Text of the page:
What do you think when a defendant claims that the cops planted evidence, that he or she was framed.
Bull crap, right? We know, like Shawshank, everyone's innocent. And seriously, why would cops risk their careers and livelihood to put some low-level junkie in jail on an "under the influence" charge. Except they did, according to Allison Ross in her civil suit. And they were caught on tape.
The worst part is, even with the transcripts from the tape, her story still seems incredible.
'We're Gonna Spike That and We're Gonna Spike Him.'
On New Years' Eve, 2009, the police responded to a public disturbance call down the street from Ross' home. Her husband was arrested, then the police turned their attention on the couple's family home. Mrs. Ross was detained while the police did a "safety sweep" of the home. Instead of merely securing the premises, however, Ross alleges that the officers ransacked her home, dug through drawers, and came up empty.
According to Ross, she overheard the deputies mentioning that a search warrant had been denied.
The incident report mentions that two bags of white powder were found and confiscated. A dash camera confirms that there were two bags, but they weren't the couple's property.
"The house is clean, there is no meth in the house," the officers are heard saying. "We're gonna spike that and we're gonna spike him."
"I got the meth in the ------- car." (expletive redacted in the complaint).
Tampered Blood Test
Even with the transcript, and the officers' later admission during a preliminary hearing that no narcotics were actually found in the house, Allison Ross was charged with using methamphetamine, Cal. Health and Safety Code § 11550 (a). The charges were later dropped, on the fourth day of trial, "in the interest of justice because [the prosecutor] had become aware that false statements had been presented to the jury."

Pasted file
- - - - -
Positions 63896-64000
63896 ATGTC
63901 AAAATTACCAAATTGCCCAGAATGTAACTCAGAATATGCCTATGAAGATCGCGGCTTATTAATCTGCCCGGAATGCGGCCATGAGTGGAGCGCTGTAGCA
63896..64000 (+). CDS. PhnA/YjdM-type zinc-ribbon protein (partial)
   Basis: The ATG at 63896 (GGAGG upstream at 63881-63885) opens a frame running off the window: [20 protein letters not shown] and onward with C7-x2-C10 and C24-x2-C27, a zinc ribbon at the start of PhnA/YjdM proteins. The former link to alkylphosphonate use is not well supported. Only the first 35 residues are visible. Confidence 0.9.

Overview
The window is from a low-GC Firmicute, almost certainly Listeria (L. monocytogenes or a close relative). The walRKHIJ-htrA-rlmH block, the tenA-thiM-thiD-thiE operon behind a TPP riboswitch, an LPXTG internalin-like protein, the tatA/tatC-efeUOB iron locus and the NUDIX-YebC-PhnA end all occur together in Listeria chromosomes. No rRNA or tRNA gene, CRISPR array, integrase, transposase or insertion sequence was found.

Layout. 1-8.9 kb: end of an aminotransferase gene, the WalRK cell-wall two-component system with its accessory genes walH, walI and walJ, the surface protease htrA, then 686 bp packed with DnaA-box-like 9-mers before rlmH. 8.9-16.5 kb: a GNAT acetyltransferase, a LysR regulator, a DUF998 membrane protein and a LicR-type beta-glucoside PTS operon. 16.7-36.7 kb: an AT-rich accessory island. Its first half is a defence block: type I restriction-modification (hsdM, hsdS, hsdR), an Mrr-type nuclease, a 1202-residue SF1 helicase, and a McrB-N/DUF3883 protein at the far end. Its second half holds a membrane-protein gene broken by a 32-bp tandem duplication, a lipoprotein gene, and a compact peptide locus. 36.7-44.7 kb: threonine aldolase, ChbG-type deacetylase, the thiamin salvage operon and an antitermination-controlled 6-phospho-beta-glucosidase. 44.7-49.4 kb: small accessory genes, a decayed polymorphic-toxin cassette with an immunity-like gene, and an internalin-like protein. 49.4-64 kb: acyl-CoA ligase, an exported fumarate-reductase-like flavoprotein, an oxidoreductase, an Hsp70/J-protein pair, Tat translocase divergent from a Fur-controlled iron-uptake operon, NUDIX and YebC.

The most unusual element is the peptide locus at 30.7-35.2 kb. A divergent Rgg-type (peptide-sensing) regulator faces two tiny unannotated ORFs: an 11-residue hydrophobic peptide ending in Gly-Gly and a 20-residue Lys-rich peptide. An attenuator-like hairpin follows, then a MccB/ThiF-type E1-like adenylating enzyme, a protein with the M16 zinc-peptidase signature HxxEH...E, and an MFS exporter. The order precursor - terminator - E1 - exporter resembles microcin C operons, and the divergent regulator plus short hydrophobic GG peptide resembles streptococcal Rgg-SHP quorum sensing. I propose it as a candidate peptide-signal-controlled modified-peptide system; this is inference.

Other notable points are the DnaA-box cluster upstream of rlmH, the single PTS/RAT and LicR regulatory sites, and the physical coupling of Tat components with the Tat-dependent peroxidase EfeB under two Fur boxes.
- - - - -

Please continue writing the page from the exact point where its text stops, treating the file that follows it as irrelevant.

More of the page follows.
She claims that not only did the officers plant meth in her home, but they tampered with her blood test as well, either when they had possession of the samples, or in concert with the lab technicians, or when they handed her an "already open container of bottled water," which she drank.
So Many Questions
How much did you believe her story initially? How much do you believe the part about the tampered blood test? Are you still a bit hesitant to buy that part, even after the cops' conspiracy to plant meth was caught on tape?
How did this case make it to trial? Did the prosecutors withhold the tape or simply not know about it? And why haven't the police officers been charged? (Is it too late, since this happened in 2009?)
Finally, here's the big one: Why? Why would a cop lie? Scott Greenfield, a guy who knows a wee bit about criminal defense, notes that this is the argument made by prosecutors every time a defendant claims to be framed:
The question is asked in polite conversation all the time, as if there is an answer. Beats me. Sometimes, they do it because they are sure someone is dirty and just don't have the evidence. Sometimes, a person pisses them off, contempt of cop perhaps, and they feel the need to show them who's the boss. Sometimes, it's to cover up their own wrongdoing, by turning an innocent into a criminal, since a complaint of wrongdoing by a criminal is invariably dismissed. Sometimes, there is no explanation under the sun. But they lie.
For a judicial perspective on lying cops, U.S. District Court Judge Richard Kopf admits that he tends to believe cops, because of common sense (they have less incentive to lie, most defendants are guilty, most cops have corroborating evidence), but he does his best to keep an open (and impartial) mind.
His post, by the way, was in response to a different case of cops caught on tape lying. It's not as rare as one might hope.
- Ross v. Santa Clara County Sheriffs Department (Complaint)
- Rare 'Perry Mason' moment in court wins dismissal for defendant, desk duty for 5 police officers (ABA Journal)
- Something is Rotten in the Orange County D.A.'s Office (FindLaw's California Case Law Blog)